Maracanã, Jewel Of Rio's Olympics, Now Languishes In Disrepair
Maracanã Stadium has been a fixture of the Rio de Janeiro skyline for decades. Opened just in time to play host to Brazil's heartbreak in the 1950 World Cup, it underwent massive renovations to host ... well, more heartbreak for Brazilians in the 2014 World Cup.
Now the iconic soccer stadium, which also hosted Brazilians' 2016 Olympic redemption, is suffering a heartbreak of a different kind: Rio's soccer authority says Maracanã has fallen into a state of abandonment and disrepair.
Since its last official use late last year, windows have been smashed, copper wiring stolen from the walls, seats torn out of their places entirely. Brazilian newspaper O Globo reports that looters even took off with a bust of journalist Mário Filho, for whom the stadium was given its official name — Estádio Jornalista Mário Filho.
The playing field itself has been left to the ravages of time and theft, leaving it a dried-out, rut-filled shadow of its Olympic self.
Given the billions of dollars the country spent on its preparations for the World Cup and the Olympics — and the massive protests that spending elicited — the neglect of Maracanã, its jewel, has raised eyebrows among Brazilian soccer officials.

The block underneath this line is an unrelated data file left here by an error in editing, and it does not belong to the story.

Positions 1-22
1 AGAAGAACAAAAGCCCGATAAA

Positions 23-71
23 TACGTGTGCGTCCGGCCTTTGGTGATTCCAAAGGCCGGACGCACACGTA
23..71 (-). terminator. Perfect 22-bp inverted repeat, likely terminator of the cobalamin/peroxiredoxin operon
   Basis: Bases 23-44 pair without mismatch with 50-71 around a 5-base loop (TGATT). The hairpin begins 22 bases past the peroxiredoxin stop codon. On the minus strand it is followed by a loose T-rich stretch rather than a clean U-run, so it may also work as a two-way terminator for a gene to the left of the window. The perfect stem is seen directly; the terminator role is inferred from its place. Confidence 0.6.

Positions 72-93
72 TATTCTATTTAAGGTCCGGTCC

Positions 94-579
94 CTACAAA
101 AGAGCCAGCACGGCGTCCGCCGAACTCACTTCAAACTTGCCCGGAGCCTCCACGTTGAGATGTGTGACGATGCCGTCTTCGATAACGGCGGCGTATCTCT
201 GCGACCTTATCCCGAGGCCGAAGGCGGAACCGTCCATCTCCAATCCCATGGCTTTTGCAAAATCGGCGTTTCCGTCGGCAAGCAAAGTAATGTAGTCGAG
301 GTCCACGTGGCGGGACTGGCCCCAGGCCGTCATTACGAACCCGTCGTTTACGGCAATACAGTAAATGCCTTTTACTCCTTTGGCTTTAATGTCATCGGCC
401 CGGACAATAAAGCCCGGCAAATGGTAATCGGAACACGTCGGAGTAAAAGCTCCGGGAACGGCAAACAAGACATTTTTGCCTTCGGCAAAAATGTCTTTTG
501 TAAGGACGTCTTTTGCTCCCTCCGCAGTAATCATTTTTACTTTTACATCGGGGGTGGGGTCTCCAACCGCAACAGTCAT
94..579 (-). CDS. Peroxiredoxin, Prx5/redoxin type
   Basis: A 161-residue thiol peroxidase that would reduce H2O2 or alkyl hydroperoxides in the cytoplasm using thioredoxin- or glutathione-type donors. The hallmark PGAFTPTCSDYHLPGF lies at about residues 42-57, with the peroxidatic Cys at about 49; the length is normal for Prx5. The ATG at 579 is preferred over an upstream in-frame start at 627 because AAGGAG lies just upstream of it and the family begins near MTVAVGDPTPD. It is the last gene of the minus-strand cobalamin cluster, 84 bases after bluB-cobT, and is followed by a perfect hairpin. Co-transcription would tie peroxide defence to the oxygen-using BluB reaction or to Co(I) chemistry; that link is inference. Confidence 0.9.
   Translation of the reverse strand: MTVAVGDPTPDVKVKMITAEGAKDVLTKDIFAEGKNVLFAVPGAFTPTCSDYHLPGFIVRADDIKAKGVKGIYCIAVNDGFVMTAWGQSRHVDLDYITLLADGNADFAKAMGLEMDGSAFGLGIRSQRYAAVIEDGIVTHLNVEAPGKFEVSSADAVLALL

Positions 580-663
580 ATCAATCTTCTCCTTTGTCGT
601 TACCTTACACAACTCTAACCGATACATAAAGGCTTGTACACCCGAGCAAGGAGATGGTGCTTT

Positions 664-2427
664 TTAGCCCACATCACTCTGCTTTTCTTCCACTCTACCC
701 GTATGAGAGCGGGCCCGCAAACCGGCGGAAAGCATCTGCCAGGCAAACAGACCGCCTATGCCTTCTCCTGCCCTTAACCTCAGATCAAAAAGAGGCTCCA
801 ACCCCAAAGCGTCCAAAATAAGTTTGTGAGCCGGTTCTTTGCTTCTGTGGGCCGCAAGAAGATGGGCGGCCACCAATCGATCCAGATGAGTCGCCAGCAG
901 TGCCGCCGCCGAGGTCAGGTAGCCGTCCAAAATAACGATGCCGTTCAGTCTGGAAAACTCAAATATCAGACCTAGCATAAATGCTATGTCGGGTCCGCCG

But so far, few hands have been raised to fix the situation.
Neither Maracanã SA, the firm currently under contract for the stadium's upkeep, nor the Rio state government accept responsibility for the post-Olympic cleanup and administration of Maracanã, according to O Globo. Both groups are said to blame the Rio 2016 Organizing Committee for having left the stadium in disrepair after the Summer Games.
So the city's four major soccer clubs that regularly make use of the stadium, such as Flamengo, have begun looking at alternatives to Maracanã for their upcoming games. Reuters reports the teams plan to meet with the football federation on Tuesday.
But for federation President Ruben Lopes, the matter might be moot unless something significant changes.
"If there is not an immediate government intervention to stop the looting and the destruction of the Maracanã then it might not even be worth meeting on the 17th," Ruben Lopes said, according to the wire service.
Copyright 2021 NPR. To see more, visit https://www.npr.org.